Health Highlights: May 16, 2008
Post-Concussion Activity Levels Affect Recovery FDA Repeats Warning About Transplant Drugs Most U.S. Teen Girls Suffer Sexual Harassment: Study Scientific Laboratories Inc. Banned From Making, Distributing Drugs Texas Seafood Producer Ordered to Close, Recall Products Drug Shows Promise in Atrial Fibrillation Patients
Here are some of the latest health and medical news developments, compiled by editors of HealthDay:
Post-Concussion Activity Levels Affect Recovery
The activity level of athletes after they've suffered a concussion affects brain function and speed of recovery, says a U.S. study in the Journal of Athletic Training.
Athletes who engage in high levels of activity following a concussion showed impaired brain function, while those who engaged in moderate levels of activity had the best performance on brain function tests, the study found.
"We surmise that most athletes in the highest-intensity activity group probably experienced a less severe initial injury, but by continuing with high levels of activity, they began to exhibit similar symptoms to those who initially experienced a more severe concussion," researcher Jason P. Mihalik, a certified athletic trainer at the University of North Carolina, said in a prepared statement.
The study also found differences in recovery based on age and gender, which suggests that different post-concussion strategies may be needed for certain groups of athletes.
FDA Repeats Warning About Transplant Drugs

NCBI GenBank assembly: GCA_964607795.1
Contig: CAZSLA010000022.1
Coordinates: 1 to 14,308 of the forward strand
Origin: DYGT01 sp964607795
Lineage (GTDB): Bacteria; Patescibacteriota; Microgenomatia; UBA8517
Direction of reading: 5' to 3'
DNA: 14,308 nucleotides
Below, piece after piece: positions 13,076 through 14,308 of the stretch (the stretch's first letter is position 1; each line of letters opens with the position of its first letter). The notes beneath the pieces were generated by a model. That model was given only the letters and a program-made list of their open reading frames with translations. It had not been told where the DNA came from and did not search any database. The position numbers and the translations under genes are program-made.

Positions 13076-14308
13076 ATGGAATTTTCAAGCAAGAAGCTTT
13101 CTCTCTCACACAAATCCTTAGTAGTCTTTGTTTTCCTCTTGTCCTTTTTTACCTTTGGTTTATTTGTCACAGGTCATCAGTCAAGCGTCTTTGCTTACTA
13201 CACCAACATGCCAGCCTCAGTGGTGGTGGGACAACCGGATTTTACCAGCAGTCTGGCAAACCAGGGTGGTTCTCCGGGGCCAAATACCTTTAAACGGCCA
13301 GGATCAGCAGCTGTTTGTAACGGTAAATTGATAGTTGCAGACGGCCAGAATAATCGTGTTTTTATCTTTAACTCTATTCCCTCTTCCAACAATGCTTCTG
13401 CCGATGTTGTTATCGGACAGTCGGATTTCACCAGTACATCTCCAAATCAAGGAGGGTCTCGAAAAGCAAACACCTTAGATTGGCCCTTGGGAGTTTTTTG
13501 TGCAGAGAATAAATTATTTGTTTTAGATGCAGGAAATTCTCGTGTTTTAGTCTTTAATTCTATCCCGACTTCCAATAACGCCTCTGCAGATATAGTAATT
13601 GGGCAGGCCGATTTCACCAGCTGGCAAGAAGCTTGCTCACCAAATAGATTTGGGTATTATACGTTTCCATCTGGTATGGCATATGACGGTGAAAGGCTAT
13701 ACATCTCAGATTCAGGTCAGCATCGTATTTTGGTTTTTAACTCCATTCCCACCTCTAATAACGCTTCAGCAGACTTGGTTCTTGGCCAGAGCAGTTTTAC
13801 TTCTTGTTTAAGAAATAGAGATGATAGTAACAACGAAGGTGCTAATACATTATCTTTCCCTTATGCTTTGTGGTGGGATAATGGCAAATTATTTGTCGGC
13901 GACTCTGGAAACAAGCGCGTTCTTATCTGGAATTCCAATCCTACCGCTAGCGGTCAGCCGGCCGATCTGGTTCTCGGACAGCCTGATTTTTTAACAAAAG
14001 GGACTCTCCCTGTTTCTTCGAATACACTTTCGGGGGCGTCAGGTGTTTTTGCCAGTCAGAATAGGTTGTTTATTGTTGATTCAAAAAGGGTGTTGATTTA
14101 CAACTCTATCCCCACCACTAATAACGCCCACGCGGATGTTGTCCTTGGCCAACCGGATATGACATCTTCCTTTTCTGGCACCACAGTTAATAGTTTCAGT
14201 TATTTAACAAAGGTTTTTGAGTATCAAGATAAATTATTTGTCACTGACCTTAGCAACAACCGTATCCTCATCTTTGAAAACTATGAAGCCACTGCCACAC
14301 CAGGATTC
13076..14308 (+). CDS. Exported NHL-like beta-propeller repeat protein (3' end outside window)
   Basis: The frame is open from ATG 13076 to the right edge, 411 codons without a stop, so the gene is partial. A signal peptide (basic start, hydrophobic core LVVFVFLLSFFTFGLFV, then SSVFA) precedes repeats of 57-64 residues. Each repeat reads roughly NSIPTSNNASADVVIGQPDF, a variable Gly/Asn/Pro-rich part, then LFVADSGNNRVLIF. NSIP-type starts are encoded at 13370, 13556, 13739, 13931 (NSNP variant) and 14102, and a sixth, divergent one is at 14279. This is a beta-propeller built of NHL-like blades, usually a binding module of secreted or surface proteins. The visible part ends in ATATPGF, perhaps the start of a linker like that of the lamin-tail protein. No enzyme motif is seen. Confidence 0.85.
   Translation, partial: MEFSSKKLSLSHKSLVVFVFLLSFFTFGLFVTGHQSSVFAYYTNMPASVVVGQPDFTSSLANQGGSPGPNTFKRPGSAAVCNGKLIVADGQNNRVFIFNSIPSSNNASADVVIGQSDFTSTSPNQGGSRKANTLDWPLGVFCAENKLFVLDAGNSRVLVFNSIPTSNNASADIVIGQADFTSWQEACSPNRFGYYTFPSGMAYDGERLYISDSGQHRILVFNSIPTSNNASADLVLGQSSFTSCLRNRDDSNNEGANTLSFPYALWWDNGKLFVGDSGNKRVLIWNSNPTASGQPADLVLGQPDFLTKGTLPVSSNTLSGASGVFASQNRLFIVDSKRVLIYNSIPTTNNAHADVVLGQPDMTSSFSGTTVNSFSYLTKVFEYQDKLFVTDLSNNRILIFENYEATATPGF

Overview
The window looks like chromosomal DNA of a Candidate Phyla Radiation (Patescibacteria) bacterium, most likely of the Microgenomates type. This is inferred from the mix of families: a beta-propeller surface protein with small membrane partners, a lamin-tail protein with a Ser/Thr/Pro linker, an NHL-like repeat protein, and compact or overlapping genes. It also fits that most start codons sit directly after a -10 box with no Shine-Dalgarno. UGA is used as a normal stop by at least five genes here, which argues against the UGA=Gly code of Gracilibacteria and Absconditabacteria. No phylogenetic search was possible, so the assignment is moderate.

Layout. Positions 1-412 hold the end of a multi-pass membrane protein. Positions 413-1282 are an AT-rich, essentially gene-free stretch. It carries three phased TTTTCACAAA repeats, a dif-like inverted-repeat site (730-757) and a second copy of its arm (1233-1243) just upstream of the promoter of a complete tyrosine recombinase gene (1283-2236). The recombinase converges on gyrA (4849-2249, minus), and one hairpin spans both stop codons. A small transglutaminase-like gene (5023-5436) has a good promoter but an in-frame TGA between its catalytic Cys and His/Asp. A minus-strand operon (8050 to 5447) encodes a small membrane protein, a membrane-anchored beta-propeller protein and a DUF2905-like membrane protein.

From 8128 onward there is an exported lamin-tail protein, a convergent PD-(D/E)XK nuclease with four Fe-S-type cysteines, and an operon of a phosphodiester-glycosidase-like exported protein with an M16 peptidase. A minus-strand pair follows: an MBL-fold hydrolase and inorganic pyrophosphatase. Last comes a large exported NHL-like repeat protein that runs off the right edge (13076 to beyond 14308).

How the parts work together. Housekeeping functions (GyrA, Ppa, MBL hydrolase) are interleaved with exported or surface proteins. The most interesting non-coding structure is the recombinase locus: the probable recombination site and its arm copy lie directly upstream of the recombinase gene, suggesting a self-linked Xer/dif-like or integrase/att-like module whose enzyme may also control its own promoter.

The organ transplant drugs CellCept and Myfortic can cause miscarriages and birth defects when used by pregnant women, the U.S. Food and Drug Administration reminded doctors Friday.
In an online notice to doctors posted Friday, the agency recommended "confirming that a pregnancy has not occurred and ensuring that patients use effective contraceptive measures," the Associated Press reported.
The drugs suppress the immune system in order to avoid organ rejection in transplant patients. Last October, the FDA added its most serious warning to CellCept and Myfortic after it received reports of miscarriages and infants born with ear and mouth defects after their mothers took CellCept.
Most of these cases occurred in mothers who took the drug before they knew they were pregnant, said the FDA, which noted that some of the women were taking the drugs for unapproved conditions such as lupus and rheumatoid arthritis, the AP reported.
Most U.S. Teen Girls Suffer Sexual Harassment: Study
About 90 percent of American teenage girls have suffered at least one incident of sexual harassment, suggests a study that included 600 girls, ages 12 to 18.
The researchers found 67 percent of the girls reported receiving unwanted romantic attention, 62 percent were exposed to demeaning gender-related comments, 58 percent were teased because of their appearance, 52 percent were subjected to unwanted physical contact, and 25 percent were bullied or threatened with harm by a male, United Press International reported.
In addition, 76 percent of the girls reported sexist comments on their athletic abilities, and 52 percent received discouraging gender-based comments about their math, science and computer abilities.
The findings were published in the May/June issue of the journal Child Development.
Scientific Laboratories Inc. Banned From Making, Distributing Drugs
Scientific Laboratories Inc. has been banned from making and distributing drug products until their manufacturing operations meet federal regulations and their products are approved, the U.S. Food and Drug Administration said Friday.